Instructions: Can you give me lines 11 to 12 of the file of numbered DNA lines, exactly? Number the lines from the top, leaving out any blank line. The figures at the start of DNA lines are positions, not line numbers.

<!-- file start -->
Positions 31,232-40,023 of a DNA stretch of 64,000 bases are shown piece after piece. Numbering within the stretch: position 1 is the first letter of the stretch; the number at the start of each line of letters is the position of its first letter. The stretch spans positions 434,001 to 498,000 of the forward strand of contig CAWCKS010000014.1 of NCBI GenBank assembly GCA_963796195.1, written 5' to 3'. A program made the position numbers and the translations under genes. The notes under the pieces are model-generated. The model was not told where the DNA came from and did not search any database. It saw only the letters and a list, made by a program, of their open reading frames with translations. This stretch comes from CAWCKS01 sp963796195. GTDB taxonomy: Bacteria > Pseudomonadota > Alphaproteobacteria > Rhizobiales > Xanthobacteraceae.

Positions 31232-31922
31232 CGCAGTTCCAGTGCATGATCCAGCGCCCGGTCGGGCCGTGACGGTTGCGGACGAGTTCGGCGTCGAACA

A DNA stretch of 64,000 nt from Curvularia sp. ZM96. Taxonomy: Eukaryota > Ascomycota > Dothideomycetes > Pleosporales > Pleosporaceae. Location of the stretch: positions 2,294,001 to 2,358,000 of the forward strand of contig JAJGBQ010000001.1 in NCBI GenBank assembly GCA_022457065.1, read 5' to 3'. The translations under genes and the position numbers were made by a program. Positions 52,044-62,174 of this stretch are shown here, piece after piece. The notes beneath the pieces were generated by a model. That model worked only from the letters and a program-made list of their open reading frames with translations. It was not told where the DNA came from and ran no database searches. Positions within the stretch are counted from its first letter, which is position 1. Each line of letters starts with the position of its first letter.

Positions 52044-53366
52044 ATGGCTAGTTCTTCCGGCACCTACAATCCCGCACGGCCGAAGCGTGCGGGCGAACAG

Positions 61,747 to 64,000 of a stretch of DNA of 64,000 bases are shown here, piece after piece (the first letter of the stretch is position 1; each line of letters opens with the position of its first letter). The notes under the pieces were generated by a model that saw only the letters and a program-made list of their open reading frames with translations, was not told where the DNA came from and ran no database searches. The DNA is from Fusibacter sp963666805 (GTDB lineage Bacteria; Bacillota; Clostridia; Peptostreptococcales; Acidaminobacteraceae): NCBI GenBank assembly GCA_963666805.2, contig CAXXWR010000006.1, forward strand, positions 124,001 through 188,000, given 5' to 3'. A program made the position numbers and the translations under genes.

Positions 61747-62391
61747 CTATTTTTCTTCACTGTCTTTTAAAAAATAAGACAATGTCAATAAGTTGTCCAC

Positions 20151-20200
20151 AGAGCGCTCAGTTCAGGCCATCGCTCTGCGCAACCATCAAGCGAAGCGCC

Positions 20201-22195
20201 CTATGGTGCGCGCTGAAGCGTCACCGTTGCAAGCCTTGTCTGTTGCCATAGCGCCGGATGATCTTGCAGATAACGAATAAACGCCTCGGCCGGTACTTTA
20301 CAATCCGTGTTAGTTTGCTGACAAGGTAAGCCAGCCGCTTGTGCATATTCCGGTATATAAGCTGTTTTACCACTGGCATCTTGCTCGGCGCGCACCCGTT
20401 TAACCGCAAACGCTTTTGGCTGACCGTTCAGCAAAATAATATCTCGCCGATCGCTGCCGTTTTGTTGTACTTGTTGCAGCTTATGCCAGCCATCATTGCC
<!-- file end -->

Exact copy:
20151 AGAGCGCTCAGTTCAGGCCATCGCTCTGCGCAACCATCAAGCGAAGCGCC

Positions 20201-22195